CTI: How did you get started in show business? 
JR: My summer job during my junior and senior year in High school was at an Amphitheater (Blossom Music Center) located north of Akron, Ohio. This venue was the summer home of the Cleveland Orchestra during the weekends as well as rock shows during the week.  My boss (Jack Lynch) was the lead supervisor for the orchestra and overall supervisor for backstage activities. I worked on the pavilion cleaning crew during the day and was a gopher 
for my boss during the shows at night.  I would lock up at night and became acquainted with the house crew (I.A.T.S.E.# 48). The house crew introduced me to the Business Agent (also the supervisor at the Performing Arts Center in Akron) and that introduction led to a student job at the P.A.C. while I attended the University of Akron in the fall of 1977.           
                                             
                           
                                        


CTI: What was the first show you worked on?
JR: 
Boz Skaggs at Blossom Music Center, the first legit show as a local was “Mornings at Seven” Bus and Truck tour.

CTI:  What was your path to a union card?
JR: 
 While working at the University P.A.C., the Business Agent put me on the extra list. I worked as an extra during 1978 and was offered an Apprenticeship with local 48 in June 1979.

                                              



CTI:  What was your first show on the road?
JR: The Ohio Ballet. The Ohio Ballet was a regional ballet company with the good fortune of having Tom Skelton as the Resident Lighting designer. I toured with them on three touring segments (6-14 weeks between 1979 & 1980) as well as when they were in residence in Akron. It was an amazing experience to have Mr. Skelton and/or Craig Miller out on tour. Mr. Skelton’s ability to adapt and improvise at each venue was a valuable lesson for me in my career. My first yellowcard show was as an assistant electrician on the bus and truck tour of “The Best Little Whorehouse in Texas” (1982) working for American Theatre Productions (aka A.T.P. or Janco). Starting out on a bus and truck tour gave me an opportunity to be exposed to a wide variety of circumstances. Loading in and out as well as using different lighting instruments and carbon arc followspots:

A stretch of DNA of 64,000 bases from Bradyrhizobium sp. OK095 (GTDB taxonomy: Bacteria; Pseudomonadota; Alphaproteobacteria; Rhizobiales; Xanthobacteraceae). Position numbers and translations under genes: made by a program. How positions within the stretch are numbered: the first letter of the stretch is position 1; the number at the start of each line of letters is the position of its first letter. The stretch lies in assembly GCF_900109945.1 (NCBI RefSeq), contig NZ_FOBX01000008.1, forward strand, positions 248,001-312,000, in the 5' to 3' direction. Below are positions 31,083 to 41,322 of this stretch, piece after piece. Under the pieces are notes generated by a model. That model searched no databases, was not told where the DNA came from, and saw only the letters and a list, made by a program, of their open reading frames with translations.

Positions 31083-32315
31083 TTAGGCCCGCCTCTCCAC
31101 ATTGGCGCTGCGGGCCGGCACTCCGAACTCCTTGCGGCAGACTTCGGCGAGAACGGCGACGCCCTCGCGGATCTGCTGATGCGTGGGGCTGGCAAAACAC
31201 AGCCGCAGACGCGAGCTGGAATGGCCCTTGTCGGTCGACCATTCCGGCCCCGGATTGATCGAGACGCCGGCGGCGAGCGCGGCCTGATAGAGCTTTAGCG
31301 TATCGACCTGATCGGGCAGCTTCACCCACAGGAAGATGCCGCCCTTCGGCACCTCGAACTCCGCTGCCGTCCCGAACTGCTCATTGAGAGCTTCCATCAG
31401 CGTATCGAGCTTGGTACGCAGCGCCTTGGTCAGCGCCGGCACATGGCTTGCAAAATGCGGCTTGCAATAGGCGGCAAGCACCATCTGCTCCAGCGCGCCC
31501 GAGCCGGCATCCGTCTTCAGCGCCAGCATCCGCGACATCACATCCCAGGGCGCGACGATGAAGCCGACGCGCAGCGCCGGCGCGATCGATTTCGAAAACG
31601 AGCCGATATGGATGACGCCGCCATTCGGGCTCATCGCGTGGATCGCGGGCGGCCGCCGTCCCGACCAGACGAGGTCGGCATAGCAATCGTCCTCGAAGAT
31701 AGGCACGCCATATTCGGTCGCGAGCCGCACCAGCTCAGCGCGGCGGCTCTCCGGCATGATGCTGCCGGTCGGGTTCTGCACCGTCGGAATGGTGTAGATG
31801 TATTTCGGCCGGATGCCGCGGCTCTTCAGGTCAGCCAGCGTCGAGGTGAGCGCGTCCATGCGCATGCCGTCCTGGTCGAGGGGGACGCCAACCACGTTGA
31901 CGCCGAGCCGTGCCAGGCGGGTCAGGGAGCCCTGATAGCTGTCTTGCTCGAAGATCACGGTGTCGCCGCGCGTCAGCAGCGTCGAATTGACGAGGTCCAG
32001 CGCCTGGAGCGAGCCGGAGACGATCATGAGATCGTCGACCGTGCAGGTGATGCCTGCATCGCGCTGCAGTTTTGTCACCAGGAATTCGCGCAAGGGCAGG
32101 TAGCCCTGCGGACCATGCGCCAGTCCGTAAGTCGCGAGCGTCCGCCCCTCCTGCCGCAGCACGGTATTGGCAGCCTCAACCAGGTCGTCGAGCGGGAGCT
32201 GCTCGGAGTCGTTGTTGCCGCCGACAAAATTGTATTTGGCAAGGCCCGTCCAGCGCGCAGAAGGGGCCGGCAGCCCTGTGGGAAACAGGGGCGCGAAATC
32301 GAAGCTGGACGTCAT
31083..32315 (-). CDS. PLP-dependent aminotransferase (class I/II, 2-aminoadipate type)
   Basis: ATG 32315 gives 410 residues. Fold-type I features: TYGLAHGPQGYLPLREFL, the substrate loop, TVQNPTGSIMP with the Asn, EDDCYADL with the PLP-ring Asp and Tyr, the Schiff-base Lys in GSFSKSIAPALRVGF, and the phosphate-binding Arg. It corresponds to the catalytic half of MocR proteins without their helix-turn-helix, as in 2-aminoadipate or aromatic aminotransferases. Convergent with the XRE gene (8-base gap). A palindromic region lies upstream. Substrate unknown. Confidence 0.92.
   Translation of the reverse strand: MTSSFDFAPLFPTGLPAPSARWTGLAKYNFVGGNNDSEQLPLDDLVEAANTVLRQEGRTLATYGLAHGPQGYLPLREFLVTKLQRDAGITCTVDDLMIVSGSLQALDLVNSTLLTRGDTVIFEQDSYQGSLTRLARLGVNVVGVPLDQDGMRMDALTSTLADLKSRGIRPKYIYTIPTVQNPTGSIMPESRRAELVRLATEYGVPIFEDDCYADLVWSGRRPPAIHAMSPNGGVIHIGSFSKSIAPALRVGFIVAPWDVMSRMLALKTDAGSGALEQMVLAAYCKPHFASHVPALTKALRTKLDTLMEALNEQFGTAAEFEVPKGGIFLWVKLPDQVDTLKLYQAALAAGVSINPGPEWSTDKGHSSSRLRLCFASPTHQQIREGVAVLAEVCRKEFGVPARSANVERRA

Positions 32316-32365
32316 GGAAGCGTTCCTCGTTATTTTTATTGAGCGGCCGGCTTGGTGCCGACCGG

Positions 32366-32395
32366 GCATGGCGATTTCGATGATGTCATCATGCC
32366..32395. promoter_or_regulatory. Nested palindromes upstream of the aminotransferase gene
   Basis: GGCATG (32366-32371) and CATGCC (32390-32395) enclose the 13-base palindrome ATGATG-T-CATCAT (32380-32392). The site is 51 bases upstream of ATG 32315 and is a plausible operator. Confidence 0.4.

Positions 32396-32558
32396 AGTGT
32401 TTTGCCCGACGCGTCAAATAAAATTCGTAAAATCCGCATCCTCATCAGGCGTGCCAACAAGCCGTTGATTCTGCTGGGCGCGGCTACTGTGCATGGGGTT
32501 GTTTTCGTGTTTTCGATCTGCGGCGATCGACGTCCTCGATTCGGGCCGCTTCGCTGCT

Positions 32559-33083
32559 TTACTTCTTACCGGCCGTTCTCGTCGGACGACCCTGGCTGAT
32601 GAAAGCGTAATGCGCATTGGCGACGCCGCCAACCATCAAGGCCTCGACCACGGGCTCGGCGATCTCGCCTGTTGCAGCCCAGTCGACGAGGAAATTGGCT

(Brenkert, Hall and Connolly, Metro, Genarco, Strong Touper,  and Super Troupers).


CTI: What are the good, the bad, and the ugly about life on the road?  
JR: Life on the road is not for everyone and if I didn’t enjoy it I would not still be doing this 36 years later.

                                                       

CTI: What is your favorite city to play?
JR: Top Ten – Boston, Cincinnati, Denver, Hartford, Pittsburgh, Portland, Seattle, St.Louis, Toronto, and Washington D.C.

CTI: Is there a show you would have liked to have toured with?
JR: Not Yet!

                                                          

CTI:  What was it like to take your kids on the road with you?
JR: 
There are quite a few that have done this before we did and we just try to make the best of each city and venue. We have been fortunate enough to be touring with “The Lion King” with longer performance schedule in each city. The saying  “It takes a village” is so true. My better half Beth Bornstein is one of the Stage Managers with the tour and we navigate around our respective schedules to maintain a sensible home life.

CTI: What is your typical day on the road like for you, and for your family?
JR: 
We have the kids enrolled in an online school program based out of Ohio. Class runs from 8:00 a.m. to 3:30 p.m.  They see the teachers four times throughout the day and answer questions via either a chat box or directly to the teacher. After class we get ready for work and make sure the everyday basics are taken care of for the kids. Generally on the first week of each city we have Beth’s mom, Myrna Bornstein, travel with or meet us to watch the kids during the load-in.

                        

CTI: What new lighting technology have you used recently? 
JR: LED Moving lights, the High End Sola Spot, and LED S4 units.

CTI:  How have the demands on lighting technicians changed during your career?  Where do you see that going in the future?  Has it gotten harder or easier on the crew?
JR: As technology has evolved the demands have gotten more complex, but the basic premise of moving a show is basically the same. It’s the maintenance and repair area that has become more detailed and involved.

CTI:  What advice would you give a young technician today?
JR:
 There is so much good information available via the internet and most of the manufacturers have increased the opportunity for exposure to the evolving technologies.


CTI:  
Do you have any other comments?
JR:  I have a great appreciation and thanks for the people that helped me along this journey.

Akron:  Peter Karas, Ric Stewart, Joe Sabo, Joe Schrieber, Tom Stewart, Lanny Glenn, Pat Donovan, Mike Stone, and Richard Hodges.

On the Road:   Ric Stewart, James Janek, James Maloney Sr., James Maloney Jr., and Robert Feribach.

Lighting Shops: Steve Terry, Tom Ferguson, Martee Nuruddin, and Jeff Turner.